Archbishop Peter A Comensoli preached the following homily at a solemn Sunday Eucharist celebrated with the Catholic Vietnamese Community at the St Vincent Liem Centre in Flemington on the second Sunday of Easter.
There is something very strange about the crucified holes in the body of the risen Jesus. The punctures in his hands, feet and side were not wounds. Neither were they healed over. In his resurrected body, Jesus had neither open wounds nor healed scars. Yet the punctures in his body were there for anyone to see and touch. Strange, indeed.
St Peter has, I think, the best explanation of this strange reality. As he said in his letter to the early Christians, by his wounds we are healed. His wounds; our healing. His input; our result. The resurrected body of Jesus shows that his sacrifice was to our benefit. The puncture holes were there for us to place our hands into, as Thomas did.
Often, Thomas is described as the doubting apostle, because of the question he asked. But we should not think this, because it was the right question to ask. To believe, Thomas needed to know that Jesus had not simply died and been resuscitated. His wounds; his healing. Rather, he needed to believe that there was a purpose for him in the death of Jesus. That Thomas wanted to be able to put his hand into the side of Jesus was, for him, evidence that Jesus had died for our good. His wounds; our healing.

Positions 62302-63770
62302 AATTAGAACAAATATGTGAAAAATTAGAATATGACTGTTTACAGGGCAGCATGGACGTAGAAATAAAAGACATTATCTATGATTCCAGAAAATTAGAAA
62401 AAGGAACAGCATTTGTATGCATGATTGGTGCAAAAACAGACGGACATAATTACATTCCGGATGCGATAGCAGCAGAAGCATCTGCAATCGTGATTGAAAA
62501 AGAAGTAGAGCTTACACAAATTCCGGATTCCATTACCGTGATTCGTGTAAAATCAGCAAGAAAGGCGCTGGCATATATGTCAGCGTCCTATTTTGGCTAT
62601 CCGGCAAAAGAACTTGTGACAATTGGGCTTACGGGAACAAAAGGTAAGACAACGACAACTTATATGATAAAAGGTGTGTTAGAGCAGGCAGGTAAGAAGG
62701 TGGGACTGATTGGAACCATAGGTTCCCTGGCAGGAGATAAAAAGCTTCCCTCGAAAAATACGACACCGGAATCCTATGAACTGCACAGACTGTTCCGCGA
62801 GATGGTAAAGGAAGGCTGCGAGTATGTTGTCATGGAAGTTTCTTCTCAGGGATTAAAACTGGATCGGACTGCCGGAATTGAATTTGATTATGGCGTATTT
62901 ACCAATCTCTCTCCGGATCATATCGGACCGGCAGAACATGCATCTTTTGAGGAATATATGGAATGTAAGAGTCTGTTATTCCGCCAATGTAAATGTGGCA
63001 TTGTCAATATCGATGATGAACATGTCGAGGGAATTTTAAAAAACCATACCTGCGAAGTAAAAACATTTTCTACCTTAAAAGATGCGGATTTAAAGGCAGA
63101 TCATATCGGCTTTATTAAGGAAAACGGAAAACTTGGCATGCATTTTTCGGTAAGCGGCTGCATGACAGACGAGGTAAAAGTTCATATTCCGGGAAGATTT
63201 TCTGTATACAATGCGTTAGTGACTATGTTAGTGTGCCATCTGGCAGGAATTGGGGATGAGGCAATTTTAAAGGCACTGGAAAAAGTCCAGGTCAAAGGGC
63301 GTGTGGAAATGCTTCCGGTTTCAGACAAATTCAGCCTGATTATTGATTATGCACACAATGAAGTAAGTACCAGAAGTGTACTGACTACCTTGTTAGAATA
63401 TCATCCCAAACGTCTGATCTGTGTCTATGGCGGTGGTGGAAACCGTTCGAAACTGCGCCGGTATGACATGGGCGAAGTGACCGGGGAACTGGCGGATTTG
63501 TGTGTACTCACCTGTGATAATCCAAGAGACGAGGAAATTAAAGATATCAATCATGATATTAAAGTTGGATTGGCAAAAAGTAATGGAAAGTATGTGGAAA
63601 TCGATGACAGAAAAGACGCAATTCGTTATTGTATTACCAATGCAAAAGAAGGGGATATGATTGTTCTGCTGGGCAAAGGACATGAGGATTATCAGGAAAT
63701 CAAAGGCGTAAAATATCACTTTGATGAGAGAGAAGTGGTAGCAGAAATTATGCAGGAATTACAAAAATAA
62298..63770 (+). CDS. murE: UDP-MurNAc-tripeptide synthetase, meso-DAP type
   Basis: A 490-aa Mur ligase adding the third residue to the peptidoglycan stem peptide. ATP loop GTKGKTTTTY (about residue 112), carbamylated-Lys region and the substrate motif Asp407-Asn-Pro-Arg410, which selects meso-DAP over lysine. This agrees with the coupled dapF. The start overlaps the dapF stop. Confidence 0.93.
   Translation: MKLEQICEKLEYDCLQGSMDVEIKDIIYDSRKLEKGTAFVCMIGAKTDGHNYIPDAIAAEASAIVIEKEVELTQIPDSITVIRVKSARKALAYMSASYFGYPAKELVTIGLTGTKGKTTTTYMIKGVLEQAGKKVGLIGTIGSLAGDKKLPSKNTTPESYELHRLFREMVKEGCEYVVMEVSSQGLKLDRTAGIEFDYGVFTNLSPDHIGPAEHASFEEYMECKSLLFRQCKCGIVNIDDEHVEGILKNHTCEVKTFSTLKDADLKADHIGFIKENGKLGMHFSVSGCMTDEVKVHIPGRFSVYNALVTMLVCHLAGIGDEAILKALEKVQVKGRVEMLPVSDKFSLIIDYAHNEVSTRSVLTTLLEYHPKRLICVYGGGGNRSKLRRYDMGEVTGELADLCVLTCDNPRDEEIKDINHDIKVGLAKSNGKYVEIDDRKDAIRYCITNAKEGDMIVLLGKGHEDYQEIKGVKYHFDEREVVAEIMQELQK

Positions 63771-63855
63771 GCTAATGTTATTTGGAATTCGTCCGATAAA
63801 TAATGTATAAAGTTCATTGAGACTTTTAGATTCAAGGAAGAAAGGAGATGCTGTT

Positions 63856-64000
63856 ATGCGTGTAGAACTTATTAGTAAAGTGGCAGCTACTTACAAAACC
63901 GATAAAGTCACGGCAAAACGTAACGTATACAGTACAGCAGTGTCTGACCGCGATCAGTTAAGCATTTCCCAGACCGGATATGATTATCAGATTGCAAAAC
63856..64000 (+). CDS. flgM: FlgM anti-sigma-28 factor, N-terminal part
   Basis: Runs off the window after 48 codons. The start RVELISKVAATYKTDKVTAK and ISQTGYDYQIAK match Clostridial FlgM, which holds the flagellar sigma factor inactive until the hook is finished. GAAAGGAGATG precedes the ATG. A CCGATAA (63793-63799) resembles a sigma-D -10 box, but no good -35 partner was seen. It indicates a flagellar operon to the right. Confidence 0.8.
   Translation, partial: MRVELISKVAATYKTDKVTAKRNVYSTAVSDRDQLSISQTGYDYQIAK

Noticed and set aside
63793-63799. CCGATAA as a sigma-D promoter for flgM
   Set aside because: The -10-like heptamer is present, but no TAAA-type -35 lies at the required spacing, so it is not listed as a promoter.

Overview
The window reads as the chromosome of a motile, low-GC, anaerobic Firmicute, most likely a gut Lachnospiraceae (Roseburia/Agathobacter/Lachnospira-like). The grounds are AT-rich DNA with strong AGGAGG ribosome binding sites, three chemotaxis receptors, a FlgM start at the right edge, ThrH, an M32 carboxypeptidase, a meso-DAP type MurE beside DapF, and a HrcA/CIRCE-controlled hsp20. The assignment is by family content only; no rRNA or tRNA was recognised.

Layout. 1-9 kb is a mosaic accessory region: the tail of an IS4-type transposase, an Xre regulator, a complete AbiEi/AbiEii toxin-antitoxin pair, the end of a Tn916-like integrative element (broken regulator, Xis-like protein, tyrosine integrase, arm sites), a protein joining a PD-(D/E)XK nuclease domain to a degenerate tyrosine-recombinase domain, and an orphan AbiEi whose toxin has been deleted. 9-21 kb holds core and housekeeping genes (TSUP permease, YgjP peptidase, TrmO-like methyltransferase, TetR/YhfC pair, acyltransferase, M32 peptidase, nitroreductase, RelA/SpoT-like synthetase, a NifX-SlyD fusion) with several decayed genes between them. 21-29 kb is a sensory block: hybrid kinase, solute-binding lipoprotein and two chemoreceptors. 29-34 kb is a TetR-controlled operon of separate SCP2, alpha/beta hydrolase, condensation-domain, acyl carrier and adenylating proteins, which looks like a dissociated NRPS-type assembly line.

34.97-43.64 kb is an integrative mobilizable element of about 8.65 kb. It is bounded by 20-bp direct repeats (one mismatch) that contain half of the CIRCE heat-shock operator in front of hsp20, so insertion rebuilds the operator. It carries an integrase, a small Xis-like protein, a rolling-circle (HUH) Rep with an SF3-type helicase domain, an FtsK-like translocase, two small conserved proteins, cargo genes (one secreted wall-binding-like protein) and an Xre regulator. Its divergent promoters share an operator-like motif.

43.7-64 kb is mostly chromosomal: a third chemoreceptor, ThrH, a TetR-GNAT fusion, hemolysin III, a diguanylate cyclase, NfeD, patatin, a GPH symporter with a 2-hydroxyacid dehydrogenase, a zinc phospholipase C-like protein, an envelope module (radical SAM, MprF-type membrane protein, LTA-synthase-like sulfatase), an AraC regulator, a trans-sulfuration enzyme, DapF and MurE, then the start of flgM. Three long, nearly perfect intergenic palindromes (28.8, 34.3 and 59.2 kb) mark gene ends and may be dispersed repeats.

The puncture marks in the risen Jesus were the doorway into the depths of Jesus. And they are the doorway into the depths of ourselves. Don’t we all have wounds of our own, both those inflicted on us, and those we have inflicted on others? Don’t we need healing, in mercy, of these wounds? We seem incapable of doing this ourselves; we need and needed someone else to do it for us. The resurrected body of Jesus is evidence that our wounds were taken on by him, that we might be healed. Do you believe?
The resurrection of Jesus is our gain, freeing us from the corrupting death of our sin. He took our wounds, marked on his body, into the heart of God. This is the great act of mercy God has given to each of us. In his death is our life, and by his wounds we are healed.
Banner image: Duccio, Reassuring Thomas (fragment), 1308–1311.